[Standards] Proposed XMPP Extension: Roster Versioning

Justin Karneges justin-keyword-jabber.093179 at affinix.com
Thu Mar 6 07:50:32 UTC 2008

On Wednesday 05 March 2008 8:27 pm, Peter Saint-Andre wrote:
> Justin Karneges wrote:
> > I, too, don't understand why this value needs to be specified as being a
> > strictly-increasing integer, if the intent is that clients should treat
> > it as an opaque cookie thing anyway.
> I'm not convinced that that's the intent. It seems that it might be
> useful in some situations for the client to know where it stands.

That changes things then.  I saw some mention of that in the council logs, but 
I must have missed that on the mailing list so I didn't consider it.

> > The argument is that allowing the value to be some free form string is
> > unnecessarily flexible.  Sure.  However, I'd argue that requiring it to
> > be a strictly-increasing integer amounts to overspecification, especially
> > when we have an established trend of using free form strings all over
> > XMPP.  I'd feel the same way if Dialback mandated a particular key
> > format.  We don't need "nanny specs".
> We do need technologies that won't break.

Indeed.  To clarify the point I was trying to make, imagine there are three 
categories for specifications: overly flexible, neutral, and restrictive.

Opaque string: neutral.
Strictly-increasing integer: restrictive.

Compare this to the joke about stanzas:

<message/>-only: neutral.
<message/> or <thing/>: overly flexible.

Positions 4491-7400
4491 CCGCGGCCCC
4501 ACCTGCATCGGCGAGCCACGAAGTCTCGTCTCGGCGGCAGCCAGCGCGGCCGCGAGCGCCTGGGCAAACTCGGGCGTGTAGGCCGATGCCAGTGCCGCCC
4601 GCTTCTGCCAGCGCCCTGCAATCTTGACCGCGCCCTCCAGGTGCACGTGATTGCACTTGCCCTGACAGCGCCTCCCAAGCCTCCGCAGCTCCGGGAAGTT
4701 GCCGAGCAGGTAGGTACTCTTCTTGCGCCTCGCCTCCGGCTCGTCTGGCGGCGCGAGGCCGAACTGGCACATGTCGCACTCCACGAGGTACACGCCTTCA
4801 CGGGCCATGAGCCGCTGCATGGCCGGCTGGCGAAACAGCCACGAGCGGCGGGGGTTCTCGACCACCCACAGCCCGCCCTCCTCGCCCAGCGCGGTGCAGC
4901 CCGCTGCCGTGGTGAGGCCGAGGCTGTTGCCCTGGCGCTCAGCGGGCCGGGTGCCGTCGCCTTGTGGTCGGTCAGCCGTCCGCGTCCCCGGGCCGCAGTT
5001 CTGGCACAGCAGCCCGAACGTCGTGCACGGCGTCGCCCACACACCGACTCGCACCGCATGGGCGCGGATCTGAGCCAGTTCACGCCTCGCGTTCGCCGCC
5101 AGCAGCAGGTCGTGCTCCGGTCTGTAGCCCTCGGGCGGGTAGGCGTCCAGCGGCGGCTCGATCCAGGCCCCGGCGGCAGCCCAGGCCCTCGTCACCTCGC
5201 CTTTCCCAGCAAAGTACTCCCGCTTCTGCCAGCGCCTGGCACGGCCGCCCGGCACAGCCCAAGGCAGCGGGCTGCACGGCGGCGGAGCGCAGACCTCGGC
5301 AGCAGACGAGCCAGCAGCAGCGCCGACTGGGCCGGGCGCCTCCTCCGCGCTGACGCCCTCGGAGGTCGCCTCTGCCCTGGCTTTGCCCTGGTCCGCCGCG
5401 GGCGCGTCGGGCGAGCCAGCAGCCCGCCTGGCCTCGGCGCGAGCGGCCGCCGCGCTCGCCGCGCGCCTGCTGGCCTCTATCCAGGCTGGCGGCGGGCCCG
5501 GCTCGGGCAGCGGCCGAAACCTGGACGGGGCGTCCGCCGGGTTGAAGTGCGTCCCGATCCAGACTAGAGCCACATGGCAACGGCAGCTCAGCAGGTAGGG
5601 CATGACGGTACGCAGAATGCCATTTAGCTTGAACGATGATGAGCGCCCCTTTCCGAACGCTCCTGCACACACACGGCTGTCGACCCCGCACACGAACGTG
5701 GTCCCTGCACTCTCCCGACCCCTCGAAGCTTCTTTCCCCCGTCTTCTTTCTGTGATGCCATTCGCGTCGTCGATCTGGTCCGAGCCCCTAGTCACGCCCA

What counts as what is a matter of what the usual design practices and trends 
are for related specifications.  My assessment, from what I read in the 
mailing list arguments, is that opaque was in the 'neutral' category.  Thus 
it should not be Richard that needs to argue for opaque, but rather it should 
be Dave that needs to argue for integer.  IMO, I guess.

Okay, enough of that nonsense. :)

> > There's a big difference between avoiding overspecification (this)
> I'll let Dave Cridland explain why he thinks this is not
> overspecification. I think his experience with IETF email and data
> storage protocols is relevant here. In particular, during the Council
> meeting [1] he said:

To be honest, all of this still reads like implementation notes to me, except:

> "One interesting point is that with an int, there's always something a
> client can use to get the entire roster, with versioning turned on."
> "I'm not quite sure what the client ought to send if everything's
> completely opaque - it'd need more syntax."

Maybe these could be explained here on the list.  The implication in these 
statements is that the revision value has meaning to the client, and that the 
client can even create these values.


More information about the Standards mailing list